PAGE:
Lanzarote is the easternmost of the Canary Islands. It’s only 75 miles or so from the coast of Africa at the closest point, which means it picks up the same uber-reliable Atlantic trades and swells as Morocco. The island of Fuerteventura is the nearest neighbor (apart from the tiny isle of La Graciosa) – you can even catch a ferry there from Playa Blanca in the south.Surf Lanzarote:
A complete spot guide Lanzarote might just be the most surfable of the Canary Islands. It’s got beaches, reefs, point breaks, and whitewash up its sleeve. But all that’s spread right across the island, so you’ll need to know where to go to find the waves you want the most.
CALETA DE FAMARA
Caleta de Famara is the town that sits at the end of long Playa de Famara. It’s the longest beach on the island, coming in at nearly three whole miles. It also gets swell from both the north and the west, so it’s perhaps the most reliable spot going in Lanzarote.
But don’t go thinking that Caleta de Famara is only for beginners. It’s definitely not. There can be some very punchy swells here, particularly if you make for the middle of the beach where things are stronger. The wave is a peaky beach break that suffers a lot from cross shore wind. But when the trades die down, you can get long rides that go both and left. Works on both low and high tide.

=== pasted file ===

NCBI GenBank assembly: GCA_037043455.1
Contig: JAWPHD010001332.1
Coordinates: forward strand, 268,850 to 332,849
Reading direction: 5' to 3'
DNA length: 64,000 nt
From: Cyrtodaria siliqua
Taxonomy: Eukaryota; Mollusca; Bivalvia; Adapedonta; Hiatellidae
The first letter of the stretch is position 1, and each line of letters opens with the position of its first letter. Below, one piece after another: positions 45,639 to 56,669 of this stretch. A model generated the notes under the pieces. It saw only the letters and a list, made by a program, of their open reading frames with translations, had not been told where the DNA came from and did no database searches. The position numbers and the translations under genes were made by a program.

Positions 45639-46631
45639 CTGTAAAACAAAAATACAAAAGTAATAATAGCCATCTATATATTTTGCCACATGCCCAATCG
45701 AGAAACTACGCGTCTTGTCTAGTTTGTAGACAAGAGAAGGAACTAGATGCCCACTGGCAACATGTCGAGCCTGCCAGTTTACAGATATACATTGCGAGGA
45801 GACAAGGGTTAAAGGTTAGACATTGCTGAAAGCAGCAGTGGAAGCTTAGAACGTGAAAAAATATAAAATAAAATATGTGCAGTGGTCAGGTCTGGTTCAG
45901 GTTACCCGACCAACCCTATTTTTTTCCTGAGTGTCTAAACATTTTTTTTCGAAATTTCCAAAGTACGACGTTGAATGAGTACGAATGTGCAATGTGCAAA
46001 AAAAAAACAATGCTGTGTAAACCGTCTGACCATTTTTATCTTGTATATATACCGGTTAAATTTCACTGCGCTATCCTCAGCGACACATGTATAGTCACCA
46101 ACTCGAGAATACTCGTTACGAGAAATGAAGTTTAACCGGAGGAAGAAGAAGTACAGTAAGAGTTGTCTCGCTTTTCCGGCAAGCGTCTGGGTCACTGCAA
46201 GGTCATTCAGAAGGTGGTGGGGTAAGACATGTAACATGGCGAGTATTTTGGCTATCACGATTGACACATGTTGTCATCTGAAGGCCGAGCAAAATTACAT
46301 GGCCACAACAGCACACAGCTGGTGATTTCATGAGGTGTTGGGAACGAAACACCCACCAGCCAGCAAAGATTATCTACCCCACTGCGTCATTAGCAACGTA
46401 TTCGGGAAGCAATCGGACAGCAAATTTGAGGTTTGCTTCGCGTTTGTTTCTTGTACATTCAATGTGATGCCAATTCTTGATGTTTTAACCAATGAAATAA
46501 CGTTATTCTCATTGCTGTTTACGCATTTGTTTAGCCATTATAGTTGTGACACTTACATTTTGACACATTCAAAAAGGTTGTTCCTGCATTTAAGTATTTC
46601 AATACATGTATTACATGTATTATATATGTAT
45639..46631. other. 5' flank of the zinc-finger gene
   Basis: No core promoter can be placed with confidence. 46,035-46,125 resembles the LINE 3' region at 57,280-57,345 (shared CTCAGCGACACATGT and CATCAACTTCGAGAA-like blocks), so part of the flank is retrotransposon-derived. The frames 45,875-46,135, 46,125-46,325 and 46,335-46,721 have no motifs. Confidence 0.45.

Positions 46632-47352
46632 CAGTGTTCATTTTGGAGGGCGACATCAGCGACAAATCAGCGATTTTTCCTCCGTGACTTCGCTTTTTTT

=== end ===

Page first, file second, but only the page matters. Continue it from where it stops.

Like Famara, Playa de Orzola is a beginner-friendly beach break. It sits on the northern end of the island, but is a tad more exposed than its compadre.
Jameos del Agua
Jameos del Agua might be better known for its caves and cactus plantations than its surf, but the waves here are probably the best on the east coast. Pretty exposed and breaking over a relatively deep reef, the wave is a point break in essence. When the stars align it’s a lovely left-hander that can actually be a long ride of over 100 metres or more. Be wary of localism.
La Santa is the break that’s really put Lanzarote surf on the map. Put simply, this is not a break for beginners or even intermediates. When it works, it’s unforgiving. It rolls straight over a shallow volcanic reef, creating one of the best barrels in the hemisphere. Offshore winds help matters, but you’ll need to prep for one of the fastest rides of your life if you’re brave enough to paddle out.